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So, in Antony and Cleopatra:
our dungy earth alike
" Feeds man as beast." Again :
“ Which sleeps, and never palątes more, the dung;
“ The beggar's nurse, and Cæsar's.” Steevens. 16. the soft and tender fork
Of a poor worm: -] Worm is put for any creeping thing or serpent. Shakspere supposes falsely, but according to the vulgar notion, that a serpent wounds with his tongue, and that his tongue is forked. He confounds reality and fiction, a serpent's tongue is soft but not forked nor hurtful. If it could hurt, it could not be soft. In the Midsummer Night's Dream he has the same notion :
With doubler tongue “ Than thine, O serpent, never adder stung.'
JOHNSON, Shakspere might have caught this idea from old tapestries or paintings, in which the tongues of serpents and dragons always appear barbed like the point of an arrow.
STEEVENS. 17 -Thy best of rest is sleep,
And that thou oft provok’st; yet grossly fear'st
Thy death, which is no more. -] Evidently from the following passage of Cicero: “ Habes somnum imaginem mortis, eamque quotidie indues, & dubitas quin sensus in morte nullus sit cum in ejus simulacro videas esse nullum sensum." But the Epicurean insinuation is, Fiij
imagi in for
the eve signs !
with great judgment, omitted in the imitation.
WARBURTON. Here Dr. Warburton might have found a sentiment worthy of his animadversion. I cannot without indignation find Shakspere saying, that death is only sleep, lengthening out his exhortation by a sentence which in the friar is impious, in the reasoner is foolish, and in the poet trite and vulgar,
JOHNSON. This was an oversight in Shakspere ; for in the second scene of the fourth act, the Provost speaks of the desperate Barnardine, as one who regards death only as a drunken sleep.
STEEVENS. The indignation of Dr. Johnson against Shakspere is both intemperate and ill-placed, as must appear to any one who will consider the Scripture account of death. The Duke's argument adverts to the relinquishment of life, and not the consequences after death of a life mispent. In respect to these, Claudio had before told him, he " was prepared.”
"-If Shakspere in this instance stood in need of 'apology, I fear the one suggested by Mr. Steevens would leave him in the larch.
Henley. 19. Thou art not thyself;] Thou art perpetually repaired and renovated by external assistance, thou subsistest upon foreign matter, and hast no power
of producing or continuing thy own being. JOHNSON.
24. -strange effects,] For effects read affects ; that is, affections, passions of mind, or disorders of body variously affected. So, in Othello : « The young affects.”
31. serpigo-] The serpigo is a kind of tetter.
- Thou hast nor youth, nor age ;
Dreaming on both :-] This is exquisitely imagined. When we are young, we busy ourselves in forming schemes for succeeding time, and miss the gratifications that are before us; when we are old, we amuse the languor of age with the recollection of youthful pleasures or performances ; so that our life, of which no part is filled with the business of the present time, resembles our dreams after dinner, when the events of the morning are mingled with the designs of the evening.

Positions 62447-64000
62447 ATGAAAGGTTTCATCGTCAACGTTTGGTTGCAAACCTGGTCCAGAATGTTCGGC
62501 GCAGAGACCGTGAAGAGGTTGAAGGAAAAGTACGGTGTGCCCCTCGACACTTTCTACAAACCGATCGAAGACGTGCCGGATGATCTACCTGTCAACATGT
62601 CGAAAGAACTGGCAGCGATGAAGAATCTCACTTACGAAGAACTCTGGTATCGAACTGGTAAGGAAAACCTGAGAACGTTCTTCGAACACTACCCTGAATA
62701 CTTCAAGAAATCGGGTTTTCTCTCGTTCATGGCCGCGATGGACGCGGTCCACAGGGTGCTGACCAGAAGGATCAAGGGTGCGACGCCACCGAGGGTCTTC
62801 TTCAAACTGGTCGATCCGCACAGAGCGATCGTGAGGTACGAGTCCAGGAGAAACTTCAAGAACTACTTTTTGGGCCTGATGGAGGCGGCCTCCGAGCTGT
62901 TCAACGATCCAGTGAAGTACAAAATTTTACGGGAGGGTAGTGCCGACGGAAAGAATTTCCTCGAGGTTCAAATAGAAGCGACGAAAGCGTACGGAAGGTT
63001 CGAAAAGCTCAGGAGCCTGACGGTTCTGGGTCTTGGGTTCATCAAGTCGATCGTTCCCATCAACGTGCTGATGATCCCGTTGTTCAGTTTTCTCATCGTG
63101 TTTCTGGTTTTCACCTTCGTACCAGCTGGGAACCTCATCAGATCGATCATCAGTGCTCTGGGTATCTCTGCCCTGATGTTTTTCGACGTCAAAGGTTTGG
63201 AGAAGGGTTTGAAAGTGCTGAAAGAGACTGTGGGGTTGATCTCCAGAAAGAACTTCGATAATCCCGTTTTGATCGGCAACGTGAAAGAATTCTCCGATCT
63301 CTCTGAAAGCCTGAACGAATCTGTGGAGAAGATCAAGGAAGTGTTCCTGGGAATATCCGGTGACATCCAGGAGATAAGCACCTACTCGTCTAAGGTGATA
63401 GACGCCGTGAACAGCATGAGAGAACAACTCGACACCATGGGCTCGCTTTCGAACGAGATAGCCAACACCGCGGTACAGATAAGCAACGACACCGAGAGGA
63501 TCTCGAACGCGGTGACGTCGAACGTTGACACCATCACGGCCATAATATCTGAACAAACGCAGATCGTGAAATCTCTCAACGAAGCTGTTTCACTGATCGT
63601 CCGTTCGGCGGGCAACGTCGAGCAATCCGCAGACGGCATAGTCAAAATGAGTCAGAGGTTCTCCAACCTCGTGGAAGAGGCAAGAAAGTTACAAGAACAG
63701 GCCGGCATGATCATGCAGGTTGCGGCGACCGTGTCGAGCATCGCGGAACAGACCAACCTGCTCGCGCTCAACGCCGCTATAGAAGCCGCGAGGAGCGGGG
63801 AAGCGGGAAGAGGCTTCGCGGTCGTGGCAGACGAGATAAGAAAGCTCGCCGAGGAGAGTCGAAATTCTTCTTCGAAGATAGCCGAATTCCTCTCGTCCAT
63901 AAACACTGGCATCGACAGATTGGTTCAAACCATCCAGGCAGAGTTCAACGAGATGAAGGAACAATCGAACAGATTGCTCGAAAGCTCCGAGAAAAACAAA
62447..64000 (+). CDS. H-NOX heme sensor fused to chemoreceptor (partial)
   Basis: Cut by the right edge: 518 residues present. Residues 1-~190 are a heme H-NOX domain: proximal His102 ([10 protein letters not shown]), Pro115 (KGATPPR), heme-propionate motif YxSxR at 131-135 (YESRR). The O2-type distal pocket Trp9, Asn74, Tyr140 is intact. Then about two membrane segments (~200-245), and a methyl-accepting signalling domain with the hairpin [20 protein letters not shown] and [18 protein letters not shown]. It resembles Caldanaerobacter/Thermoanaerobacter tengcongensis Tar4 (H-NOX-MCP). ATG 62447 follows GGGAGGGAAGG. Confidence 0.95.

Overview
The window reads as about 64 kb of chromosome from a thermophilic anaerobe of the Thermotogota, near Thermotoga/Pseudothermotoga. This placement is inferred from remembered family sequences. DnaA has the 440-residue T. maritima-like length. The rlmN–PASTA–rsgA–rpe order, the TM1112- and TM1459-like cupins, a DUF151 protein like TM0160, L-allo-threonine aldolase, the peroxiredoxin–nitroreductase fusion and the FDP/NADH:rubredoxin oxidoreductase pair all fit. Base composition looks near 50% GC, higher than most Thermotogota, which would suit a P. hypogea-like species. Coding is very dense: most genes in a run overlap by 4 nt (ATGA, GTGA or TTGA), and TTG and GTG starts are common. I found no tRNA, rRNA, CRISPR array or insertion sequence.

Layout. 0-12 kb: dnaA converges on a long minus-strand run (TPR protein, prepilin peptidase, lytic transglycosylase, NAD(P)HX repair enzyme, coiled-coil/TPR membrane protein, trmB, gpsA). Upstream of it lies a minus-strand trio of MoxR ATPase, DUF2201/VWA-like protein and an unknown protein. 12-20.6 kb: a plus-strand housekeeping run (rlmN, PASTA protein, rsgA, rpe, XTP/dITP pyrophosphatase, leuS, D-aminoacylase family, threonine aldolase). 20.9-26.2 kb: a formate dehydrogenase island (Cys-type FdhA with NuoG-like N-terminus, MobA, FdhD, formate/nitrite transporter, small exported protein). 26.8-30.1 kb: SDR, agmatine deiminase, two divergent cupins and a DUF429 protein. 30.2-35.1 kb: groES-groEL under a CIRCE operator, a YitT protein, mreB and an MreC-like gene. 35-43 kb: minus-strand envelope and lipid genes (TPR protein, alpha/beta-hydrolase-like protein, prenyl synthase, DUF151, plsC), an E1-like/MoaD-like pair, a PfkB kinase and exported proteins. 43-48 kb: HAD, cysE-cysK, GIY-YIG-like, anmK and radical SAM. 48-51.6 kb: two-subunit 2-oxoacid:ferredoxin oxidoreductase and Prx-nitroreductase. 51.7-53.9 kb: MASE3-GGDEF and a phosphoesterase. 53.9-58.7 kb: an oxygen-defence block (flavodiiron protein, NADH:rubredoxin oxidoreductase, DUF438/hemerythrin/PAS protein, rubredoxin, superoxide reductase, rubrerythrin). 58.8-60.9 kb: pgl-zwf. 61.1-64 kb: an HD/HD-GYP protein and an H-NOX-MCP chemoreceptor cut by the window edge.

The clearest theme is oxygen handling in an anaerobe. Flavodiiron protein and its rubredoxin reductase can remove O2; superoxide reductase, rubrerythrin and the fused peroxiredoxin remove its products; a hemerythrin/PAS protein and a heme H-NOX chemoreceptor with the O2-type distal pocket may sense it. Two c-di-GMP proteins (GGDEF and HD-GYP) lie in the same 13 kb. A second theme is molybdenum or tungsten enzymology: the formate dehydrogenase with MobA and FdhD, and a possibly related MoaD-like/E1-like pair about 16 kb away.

JOHNSON 34. --for all thy blessed youth
Becomes as aged, and doth beg the alms
Thou hast neither heat, &c.] Shakspere here declares that man has neither youth, nor age; for in youth, which is the happiest time, or which might be the happiest, he commonly wants means to obtain what he could enjoy; he is dependent on palsied eld : must beg alms from the coffers of hoary avarice; and being very niggardly supplied, becomes as aged, looks, like an old man, on happiness which is beyond his reach. And, when he is old and rich, when he has wealth enough for the purchase of all that formerly excited his desires, he has no longer the powers of enjoyment;
-has neither heat, affection, limb, nor beauty,
To make his riches pleasant.
--for all thy blasted youth
“ This policy, and reverence of age, makes: the world bitter to the best of our times; keeps our for. tunes from us till our oldness cannot relish them."
The above words printed in Italicks support, I think, the reading of the old copy," blessed youth," and show that any emendation is unnecessary.
“ Let colder eld their strong objections move."
40. more thousand deaths :-] For this Sir T. Hanmer reads :
-& thousand deaths :The meaning is not only a thousand deaths, but a thoue' sand deaths besides what have been mentioned.
Yet hear them.] Thus the modern editions.
STEEVENS. The second folio authorizes the reading of the modern editions.
TYRWHITT. 56. mas all comforts are ; most good in deed:] If this reading be right, Isabella must mean that she brings something better than words of comfort, she brings an assurance of deeds.
JOHNSON. The old copy
reads : Why, " As all comforts are: most good, most good
indeede." I believe the old reading, as explained by Dr. John. son, is the true one. So, in Macbeth :
“We're yet but young in deed.” STEEVENS. I would read the lines thus: Claud. Now, sister, what's the comfort?